Welcome to 2017 my dear folks! New year, new me – right? Not entirely correct, as I’d rather paraphrase this sentence to sound more like “new year, new projects (and tons of new code)”. Wondering what I’d like to achieve within the next 365 days (or make it 364 to be precise)?
Time goes by whether you like it or not (unless you’re a photon). So is 2016 about to finish – the year that was one of the biggest breakthroughs not only in my career but also in life so far.
When someone talks about the diversification, it’s usually about financial assets. Every investor will tell you, that you should spread your investments amongst different sources of possible income. If you put 100% of all that you’ve got into a single asset and something goes wrong then you’re totally screwed. Yet, it’s not only about the financial market – let’s talk about diversifying our own skills.
2016 is about to finish in a few weeks, yet there are a few more things that I’ve planned to do before this year comes to an end. I’m really into the open source right now and about to publish some tutorials. If that sounds interesting to you, please take a look at the whole post.
Many people often ask what does it look like to work as a software engineer and what can you expect after being in the industry for a few years. I’m not going to focus on the actual job or the tools required to get it done, instead, I’ll present my subjective insight into the career in the broad world of the software development.
Software developers (and not just them) quite often believe that remote work is one of the best things that can happen during their career. Sitting at home or even better, laying on the beach with a laptop on your knees, while drinking some fancy beverage and of course coding from time to time (you’re not at the office anymore, therefore your boss ain’t gonna observe what are you actually doing) pictures like a some kind of dream. But is it really like this?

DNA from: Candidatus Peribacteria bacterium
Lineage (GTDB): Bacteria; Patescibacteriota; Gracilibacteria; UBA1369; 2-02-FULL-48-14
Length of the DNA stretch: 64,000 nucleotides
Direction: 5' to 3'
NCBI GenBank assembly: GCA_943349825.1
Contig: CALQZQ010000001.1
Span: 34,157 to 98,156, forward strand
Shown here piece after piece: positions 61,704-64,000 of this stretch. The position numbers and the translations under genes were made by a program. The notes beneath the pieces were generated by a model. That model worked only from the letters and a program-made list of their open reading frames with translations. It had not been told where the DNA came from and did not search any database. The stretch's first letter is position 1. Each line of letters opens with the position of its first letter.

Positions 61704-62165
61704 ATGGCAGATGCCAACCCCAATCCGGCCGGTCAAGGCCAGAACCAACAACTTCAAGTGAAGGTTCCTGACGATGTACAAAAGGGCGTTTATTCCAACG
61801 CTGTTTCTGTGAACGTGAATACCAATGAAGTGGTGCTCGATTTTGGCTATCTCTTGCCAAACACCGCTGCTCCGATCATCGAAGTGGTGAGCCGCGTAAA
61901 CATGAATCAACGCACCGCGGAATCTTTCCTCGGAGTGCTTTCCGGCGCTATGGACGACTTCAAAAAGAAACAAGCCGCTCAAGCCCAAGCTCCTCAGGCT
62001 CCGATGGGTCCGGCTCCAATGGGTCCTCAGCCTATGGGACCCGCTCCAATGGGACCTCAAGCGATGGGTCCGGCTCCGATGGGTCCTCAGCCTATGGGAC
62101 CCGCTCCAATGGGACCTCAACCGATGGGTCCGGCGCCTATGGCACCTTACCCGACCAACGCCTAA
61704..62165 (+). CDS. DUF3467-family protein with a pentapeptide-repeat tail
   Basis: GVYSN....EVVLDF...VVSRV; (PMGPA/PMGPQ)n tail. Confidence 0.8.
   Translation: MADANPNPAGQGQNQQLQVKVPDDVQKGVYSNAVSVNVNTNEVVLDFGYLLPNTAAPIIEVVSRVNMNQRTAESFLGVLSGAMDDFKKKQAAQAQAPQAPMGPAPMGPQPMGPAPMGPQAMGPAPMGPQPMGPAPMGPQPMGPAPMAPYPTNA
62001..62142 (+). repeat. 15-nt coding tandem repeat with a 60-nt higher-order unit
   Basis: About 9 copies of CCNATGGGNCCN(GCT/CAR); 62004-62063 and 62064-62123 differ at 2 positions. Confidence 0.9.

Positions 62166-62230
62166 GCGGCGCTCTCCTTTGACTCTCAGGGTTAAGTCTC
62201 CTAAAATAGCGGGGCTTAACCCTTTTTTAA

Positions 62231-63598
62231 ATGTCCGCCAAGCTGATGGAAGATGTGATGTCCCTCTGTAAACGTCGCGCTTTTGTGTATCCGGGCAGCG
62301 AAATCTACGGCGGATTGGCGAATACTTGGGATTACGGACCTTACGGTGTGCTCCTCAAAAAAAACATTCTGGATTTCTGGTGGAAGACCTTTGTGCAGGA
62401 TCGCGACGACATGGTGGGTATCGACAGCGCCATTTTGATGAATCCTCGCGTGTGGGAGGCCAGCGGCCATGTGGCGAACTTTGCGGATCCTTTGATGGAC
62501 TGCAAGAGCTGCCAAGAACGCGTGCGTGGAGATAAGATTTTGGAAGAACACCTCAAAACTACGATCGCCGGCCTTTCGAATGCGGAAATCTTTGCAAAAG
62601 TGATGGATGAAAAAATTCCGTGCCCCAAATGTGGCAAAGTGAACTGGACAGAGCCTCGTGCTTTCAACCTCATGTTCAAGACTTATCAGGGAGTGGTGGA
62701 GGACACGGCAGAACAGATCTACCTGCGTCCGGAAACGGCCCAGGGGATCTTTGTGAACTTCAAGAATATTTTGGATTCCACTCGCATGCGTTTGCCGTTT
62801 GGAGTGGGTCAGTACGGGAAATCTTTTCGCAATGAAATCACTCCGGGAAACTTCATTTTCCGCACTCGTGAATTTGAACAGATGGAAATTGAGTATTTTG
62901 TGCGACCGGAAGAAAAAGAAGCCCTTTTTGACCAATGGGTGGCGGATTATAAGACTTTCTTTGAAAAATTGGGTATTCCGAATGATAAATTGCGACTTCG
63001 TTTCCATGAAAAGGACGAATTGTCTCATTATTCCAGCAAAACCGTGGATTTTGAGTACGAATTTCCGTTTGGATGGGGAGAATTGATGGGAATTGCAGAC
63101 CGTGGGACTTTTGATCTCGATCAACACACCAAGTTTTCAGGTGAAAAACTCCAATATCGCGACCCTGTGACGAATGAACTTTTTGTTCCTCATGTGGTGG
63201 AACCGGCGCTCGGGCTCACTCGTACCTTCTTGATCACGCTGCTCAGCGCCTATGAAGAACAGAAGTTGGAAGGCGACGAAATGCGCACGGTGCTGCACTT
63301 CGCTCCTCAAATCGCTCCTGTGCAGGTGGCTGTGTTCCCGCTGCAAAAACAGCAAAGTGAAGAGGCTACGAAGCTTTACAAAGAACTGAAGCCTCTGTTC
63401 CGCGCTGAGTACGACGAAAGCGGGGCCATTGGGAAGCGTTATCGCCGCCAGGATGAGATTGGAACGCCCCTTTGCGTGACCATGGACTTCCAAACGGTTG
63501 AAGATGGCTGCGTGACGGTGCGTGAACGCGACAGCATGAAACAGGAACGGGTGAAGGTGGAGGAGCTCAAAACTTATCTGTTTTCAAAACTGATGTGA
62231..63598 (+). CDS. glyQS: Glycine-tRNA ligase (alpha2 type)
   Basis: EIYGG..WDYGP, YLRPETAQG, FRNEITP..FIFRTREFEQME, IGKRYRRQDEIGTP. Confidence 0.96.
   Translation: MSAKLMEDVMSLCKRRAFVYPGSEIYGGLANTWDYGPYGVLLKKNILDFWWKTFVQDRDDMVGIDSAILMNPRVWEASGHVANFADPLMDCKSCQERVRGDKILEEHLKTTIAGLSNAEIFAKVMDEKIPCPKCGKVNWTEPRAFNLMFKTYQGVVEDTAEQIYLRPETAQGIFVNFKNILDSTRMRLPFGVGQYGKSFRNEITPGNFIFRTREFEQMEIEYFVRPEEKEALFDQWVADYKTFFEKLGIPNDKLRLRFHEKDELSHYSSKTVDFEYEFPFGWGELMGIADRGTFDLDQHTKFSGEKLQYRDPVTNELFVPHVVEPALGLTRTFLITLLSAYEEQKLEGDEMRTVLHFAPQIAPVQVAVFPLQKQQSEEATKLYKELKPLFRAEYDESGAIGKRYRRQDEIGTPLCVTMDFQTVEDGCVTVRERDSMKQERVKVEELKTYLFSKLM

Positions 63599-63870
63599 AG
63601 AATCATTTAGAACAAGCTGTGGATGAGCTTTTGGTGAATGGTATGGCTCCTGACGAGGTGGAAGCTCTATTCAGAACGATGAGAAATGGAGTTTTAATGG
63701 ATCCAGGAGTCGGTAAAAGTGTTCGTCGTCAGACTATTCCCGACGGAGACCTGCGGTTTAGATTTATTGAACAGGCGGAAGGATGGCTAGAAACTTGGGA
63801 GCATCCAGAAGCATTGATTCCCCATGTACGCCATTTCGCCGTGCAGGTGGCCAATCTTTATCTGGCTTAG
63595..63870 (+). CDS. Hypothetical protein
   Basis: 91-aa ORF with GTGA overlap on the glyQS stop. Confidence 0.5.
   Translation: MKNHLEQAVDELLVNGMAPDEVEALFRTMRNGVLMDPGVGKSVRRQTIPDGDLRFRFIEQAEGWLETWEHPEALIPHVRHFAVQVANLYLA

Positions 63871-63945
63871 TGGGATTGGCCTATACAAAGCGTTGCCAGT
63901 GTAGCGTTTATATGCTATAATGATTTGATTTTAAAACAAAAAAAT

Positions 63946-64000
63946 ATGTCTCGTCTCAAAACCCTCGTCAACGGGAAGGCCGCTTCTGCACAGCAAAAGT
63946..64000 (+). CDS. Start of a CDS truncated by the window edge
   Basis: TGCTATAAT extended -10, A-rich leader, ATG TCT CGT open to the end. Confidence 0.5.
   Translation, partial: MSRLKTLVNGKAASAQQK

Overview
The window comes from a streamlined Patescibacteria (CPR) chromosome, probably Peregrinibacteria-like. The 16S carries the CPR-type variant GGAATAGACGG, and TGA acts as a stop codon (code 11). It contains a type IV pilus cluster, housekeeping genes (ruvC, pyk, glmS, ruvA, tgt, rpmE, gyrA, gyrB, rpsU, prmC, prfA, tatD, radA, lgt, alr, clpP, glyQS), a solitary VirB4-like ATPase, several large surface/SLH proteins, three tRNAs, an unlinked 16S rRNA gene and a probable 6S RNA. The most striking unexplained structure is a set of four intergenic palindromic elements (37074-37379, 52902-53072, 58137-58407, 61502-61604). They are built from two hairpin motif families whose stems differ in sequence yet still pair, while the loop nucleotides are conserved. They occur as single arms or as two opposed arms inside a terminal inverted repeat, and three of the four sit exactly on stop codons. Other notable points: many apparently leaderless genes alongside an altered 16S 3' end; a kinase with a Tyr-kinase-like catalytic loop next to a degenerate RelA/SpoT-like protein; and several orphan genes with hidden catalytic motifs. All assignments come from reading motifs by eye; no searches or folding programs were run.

Many of us, and I’m not speaking just about folks within the IT industry, sometimes have this feeling about the missed opportunity. It might be related to the job, some project or anything else that somehow we didn’t manage to accomplish due to some specific reasons (maybe just a bad luck or even the laziness). However, sometimes missing a particular opportunity doesn’t mean that the world has come to an end, actually, it might turn into something even better and unexpected.
If you take a look at the title of this post and instantly think it’s a trap or bait – let me prove you wrong. This is not going to be one of these catchy titles, so “what kind of bs am I going to read here” has little use in this place. Actually, this is 100% true that contributing to the open source community might greatly affect your life – and it goes far beyond daily activities related to the coding. Therefore, let me tell you a short story about a guy, typical .NET developer, who not so long ago also thought that being an open source developer literally means wasting your time.
18th of June was a very looooong day for me, starting at 4 AM and finishing about 2 AM over 22 hours later. Hours full of joy, emotions, fun, laugh, knowledge and most importantly meeting in person all of these amazing people from the IT community being spread out throughout the whole Poland. 18th of June was the culmination of the Daj Się Poznać 2016 competition, where all of the participants interested in joining this wonderful event have met in the Microsoft office in the Capital City of Warsaw.